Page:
Cross-training shoes are designed to accommodate a variety of tasks, but that doesn’t necessarily mean that they could or should be worn for everything.
When we talk about cross-training shoes, we need to remember that there will always be some levels of specificity that some training shoes won’t be the best for.
On the topic of specificity, a few common questions that I get asked include:
- “Can I walk long distances in this pair?”
- “Can I wear these to do longer hikes and wear them for long periods?”
- “Will they be uncomfortable?
These are all great and valid questions. When we think, of “cross-training shoes”, what typically comes to mind is HIIT workouts, lifting, and plyometrics, but walking is never really an activity considered.
Long story short, you can walk long distances in cross-training shoes, but just because you can doesn’t always mean that you should, and we’ll discuss more on this below.
In this article, we’re going to break down if you can effectively walk longer distances in cross-training shoes and highlight some relevant research on this topic.
Cross-Training Shoe Construction Considerations
When we reference the research below, it will highlight how minimalist shoes and other footwear can influence walking performance and foot musculature. For the sake of clarity, we’ll define cross-training shoes in the context of this article as hybrid shoe models between minimalist shoes and running shoes with thick midsoles/outsoles.
Basically, cross-training shoes that we’ll define as a “hybrid” model that lives between minimalist shoes and running shoes in this context will have:
- lower heel-to-toe drops 0-4mm
- firmer, stable, and grounded midsoles
- firmer and flatter outsoles
Now, there’s obviously a stark difference between the specs listed above and true minimalist shoes, but with little research on this specific product category (cross-training shoes) in regard to this activity (long-distance walking), then drawing the best suggestions will be our best bet.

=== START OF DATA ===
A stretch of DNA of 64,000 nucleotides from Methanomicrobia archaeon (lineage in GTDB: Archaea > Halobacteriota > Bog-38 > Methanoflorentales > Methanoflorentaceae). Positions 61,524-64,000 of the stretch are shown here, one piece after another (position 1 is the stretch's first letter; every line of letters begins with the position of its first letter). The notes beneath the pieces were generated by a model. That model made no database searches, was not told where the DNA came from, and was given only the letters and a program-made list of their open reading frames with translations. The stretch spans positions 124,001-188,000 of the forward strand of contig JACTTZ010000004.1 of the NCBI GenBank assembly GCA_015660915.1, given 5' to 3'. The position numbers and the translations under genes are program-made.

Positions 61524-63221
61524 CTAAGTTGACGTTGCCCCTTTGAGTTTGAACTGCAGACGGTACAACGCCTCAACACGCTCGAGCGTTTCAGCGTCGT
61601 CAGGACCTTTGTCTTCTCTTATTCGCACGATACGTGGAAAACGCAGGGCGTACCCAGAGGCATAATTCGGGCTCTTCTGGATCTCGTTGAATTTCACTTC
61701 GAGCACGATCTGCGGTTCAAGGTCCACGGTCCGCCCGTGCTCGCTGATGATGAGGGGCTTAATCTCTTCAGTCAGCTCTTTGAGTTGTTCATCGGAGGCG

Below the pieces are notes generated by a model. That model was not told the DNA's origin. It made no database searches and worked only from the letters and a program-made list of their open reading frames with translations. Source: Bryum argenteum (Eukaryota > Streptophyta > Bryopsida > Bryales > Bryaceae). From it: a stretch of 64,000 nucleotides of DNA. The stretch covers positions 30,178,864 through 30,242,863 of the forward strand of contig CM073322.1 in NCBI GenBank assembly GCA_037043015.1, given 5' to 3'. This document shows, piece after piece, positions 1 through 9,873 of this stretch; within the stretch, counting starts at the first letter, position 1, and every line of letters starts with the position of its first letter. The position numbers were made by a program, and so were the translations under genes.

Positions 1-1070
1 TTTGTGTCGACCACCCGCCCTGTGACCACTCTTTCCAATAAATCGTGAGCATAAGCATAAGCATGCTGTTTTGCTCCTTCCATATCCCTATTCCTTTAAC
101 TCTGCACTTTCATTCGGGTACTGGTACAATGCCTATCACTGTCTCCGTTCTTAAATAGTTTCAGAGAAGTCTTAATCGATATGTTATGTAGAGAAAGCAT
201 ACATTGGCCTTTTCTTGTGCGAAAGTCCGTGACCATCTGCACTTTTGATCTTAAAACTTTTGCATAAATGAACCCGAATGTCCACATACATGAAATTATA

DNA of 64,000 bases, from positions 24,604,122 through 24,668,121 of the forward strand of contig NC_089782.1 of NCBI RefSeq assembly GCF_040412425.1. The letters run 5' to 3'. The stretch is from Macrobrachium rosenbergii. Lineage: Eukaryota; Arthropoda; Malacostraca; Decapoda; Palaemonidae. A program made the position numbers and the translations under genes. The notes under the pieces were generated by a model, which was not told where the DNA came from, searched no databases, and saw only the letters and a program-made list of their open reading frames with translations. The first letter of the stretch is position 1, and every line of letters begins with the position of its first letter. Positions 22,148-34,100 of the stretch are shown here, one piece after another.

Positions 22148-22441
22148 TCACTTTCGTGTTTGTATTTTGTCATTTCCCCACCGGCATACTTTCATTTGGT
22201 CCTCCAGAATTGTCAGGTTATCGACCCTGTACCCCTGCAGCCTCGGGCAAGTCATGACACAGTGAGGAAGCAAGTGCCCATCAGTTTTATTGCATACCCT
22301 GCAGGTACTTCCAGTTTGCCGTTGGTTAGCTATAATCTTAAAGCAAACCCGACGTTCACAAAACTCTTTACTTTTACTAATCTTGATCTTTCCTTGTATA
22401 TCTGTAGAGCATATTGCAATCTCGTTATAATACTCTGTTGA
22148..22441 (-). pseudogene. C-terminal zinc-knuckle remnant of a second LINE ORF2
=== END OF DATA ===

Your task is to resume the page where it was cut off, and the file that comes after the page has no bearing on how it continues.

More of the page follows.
Walking Long Distances In Cross-Training Shoes
When considering the act of walking long distances in cross-training shoes, there are a few questions that I always have to ensure one is making an educated choice per their purchase.
- What type of shoes do you wear now?
- What does your current training look like?
- Do you have foot-related performance issues that you’re aware of?
If we can define and understand the questions above, then making educated buying choices can get increasingly easier. Here’s where the research comes in and the understanding of one’s training background.
In the research setting, studies continue to go back and forth on the effectiveness of using minimalist shoes to produce enhanced walking/running mechanics and performance. Multiple studies suggest that minimalist shoes can improve one’s walking and running economy, limit some running-related injuries, and build intrinsic/extrinsic foot muscles. (1, 2, 3)
However, in the context of opting for cross-training shoes for long-distance walks, we have to assess this information from a greater lens. A consistent suggestion that was present for nearly all of the studies was that minimalist style shoes and their usage need to be eased into just like most training methodologies and modalities.